No matter how many questions I asked about why he was doing this or that, he always showed infinite patience and took time to explain the hows and whys of all the steps and stages he went through each year to achieve a successful harvest.
In the Autumn a load of manure would be delivered and taken by wheelbarrow to one corner of the garden where it would rest till the Spring, at which time my Dad would use it to layer the trenches before planting his seed potatoes.
I can visualise still the neat drills of potatoes, and row upon row of cabbages, sprouts, cauliflowers, beetroot, carrots, onions, leeks, rhubarb and peas. Each Summer I enjoyed skipping up and down the herring-bone path admiring the pretty red colour of the bricks and the neat, serried rows of plants on either side. They were enough to keep our family self-sufficient in vegetables the whole year round.
Posted by A wildlife gardener at 1/21/2007
Saturday, 20 January 2007
Each year we see a fair number of woodmice with their Mickey Mouse ears, field voles with their small ears and short tails, and shrews with their pointed noses in our garden. Mostly, these are ones which our cats have caught while hunting in the adjoining field. Sometimes in the outhouse we have disturbed mice in the act of stealing seeds and nuts from my husband’s store of bird food.
Once, in the dead of Winter, from our vantage point in the room overlooking the back garden, we were fortunate to observe a weasel, as it combed the length of the stone-dyke wall adjacent to the field. Being a carnivore it was no doubt looking for a tasty mouse or perhaps a wren or some insects.
Another occasion, on a dark December evening, when we were sitting together in the room admiring a fresh fall of snow and the transformation it had made to familiar landmarks in the garden, a fox passed by the window, saw us watching him, and did a dog-leg before disappearing, as swiftly and silently as he had come, over the stone-dyke wall. This experience inspired our younger son to write about it.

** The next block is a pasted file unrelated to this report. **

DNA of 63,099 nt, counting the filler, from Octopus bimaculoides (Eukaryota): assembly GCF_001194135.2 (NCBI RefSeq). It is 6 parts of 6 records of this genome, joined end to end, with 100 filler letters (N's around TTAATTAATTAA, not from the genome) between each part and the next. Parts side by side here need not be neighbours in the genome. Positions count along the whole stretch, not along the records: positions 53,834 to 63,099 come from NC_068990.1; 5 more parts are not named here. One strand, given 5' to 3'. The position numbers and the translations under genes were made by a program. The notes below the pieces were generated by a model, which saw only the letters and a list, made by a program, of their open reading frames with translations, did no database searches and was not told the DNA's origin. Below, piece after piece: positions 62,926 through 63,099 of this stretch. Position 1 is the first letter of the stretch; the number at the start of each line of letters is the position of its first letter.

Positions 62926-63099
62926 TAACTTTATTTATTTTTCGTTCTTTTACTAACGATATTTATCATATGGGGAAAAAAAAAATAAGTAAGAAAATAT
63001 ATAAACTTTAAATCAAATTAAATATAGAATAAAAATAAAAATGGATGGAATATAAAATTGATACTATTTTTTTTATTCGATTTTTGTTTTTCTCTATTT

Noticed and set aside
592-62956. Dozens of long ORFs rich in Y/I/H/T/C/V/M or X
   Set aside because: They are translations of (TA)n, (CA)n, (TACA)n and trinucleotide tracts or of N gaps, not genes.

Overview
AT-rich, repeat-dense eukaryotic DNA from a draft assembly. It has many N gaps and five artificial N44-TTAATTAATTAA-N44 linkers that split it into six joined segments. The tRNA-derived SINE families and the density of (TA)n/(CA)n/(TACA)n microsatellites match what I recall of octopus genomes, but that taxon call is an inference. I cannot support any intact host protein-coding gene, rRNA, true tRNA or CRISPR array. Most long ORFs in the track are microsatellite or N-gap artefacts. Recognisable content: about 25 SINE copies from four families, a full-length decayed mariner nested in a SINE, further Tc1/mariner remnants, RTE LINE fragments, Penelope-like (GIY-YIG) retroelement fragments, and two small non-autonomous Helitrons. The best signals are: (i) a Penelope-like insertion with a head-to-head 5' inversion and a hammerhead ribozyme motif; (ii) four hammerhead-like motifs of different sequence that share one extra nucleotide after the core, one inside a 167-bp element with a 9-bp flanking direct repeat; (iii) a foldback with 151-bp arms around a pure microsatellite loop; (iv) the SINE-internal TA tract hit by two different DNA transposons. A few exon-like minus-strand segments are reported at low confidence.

Dusk settles on the land and nocturnal animals set out to hunt.
Night spreads its dark cloak and the stars shine like diamonds.
The leaves rustle as the hedgehog shuffles, searching for beetles and worms.
And the badger leads its young from the sett.
The owl silently kills the mouse as swift as lightning.
The moon casts a ghostly light upon the trees.
And the trees cast a shadow on the fox, as it stalks its prey.
Nightfall is a slow thing in the world.
Friday, 19 January 2007
Over the years, as the trees and shrubs have matured, we have continued to add more species of plants to the garden. This, in turn, has inevitably encouraged a greater variety of insect life, resulting in a wider variety of birds coming here to feed and nest.
Among the newer visitors there are great-spotted woodpeckers, linnets, goldfinches and bullfinches. In the larger species we have fleeting visits from pheasants and families of partridges. Having so many smaller birds has also afforded us occasional sightings of a female sparrowhawk looking to feed her hungry brood.
Although there is a heronry in the adjacent wood, we only ever saw the herons gliding effortlessly over our house en route for a spot of fishing in the nearby river. This pattern changed last year, however, when one lone heron came to our ponds in Spring to feast on the colony of frogs.
On the one hand, we didn’t want to harm him, but, on the other, we wanted to keep the frog population which had built up over the years. A balance had to be struck, so most days saw us doing a fair amount of arm-flapping, while the cats ran towards him, helping to scare him off. As we weren’t at home every day I reckon he got his fair share.
Thursday, 18 January 2007
We have a small room, which overlooks the back garden with its pond, and the field beyond them. Being adjacent to the kitchen, it was supposed to serve as a dining room, but having the advantage of two glass patio doors, we decided it would make an ideal hide for observing birds and any other wildlife which might come to the garden, without them feeling threatened by the presence of humans.
Opposite this room we planted several silver birch trees, now large with strong branches, from which my husband hangs his bird feeders, heavy-laden with nuts and seeds. In the early years, among the birds we observed coming to feed, were the common species of sparrow, blackbird, thrush and robin, as well as a variety of titmice and finches.
In the neighbouring field during Spring, we are able to watch the farmer’s tractor ploughing the furrows, leaving in its wake a trail of juicy grubs and worms, followed by large numbers of foraging gulls, jackdaws, crows and rooks.
In Autumn, after the combine has completed its task of gathering in the barley harvest, and the roly poly bales of barley straw are safely stored, these same birds return to the field to comb the stubble for any leftover seeds.
Wednesday, 17 January 2007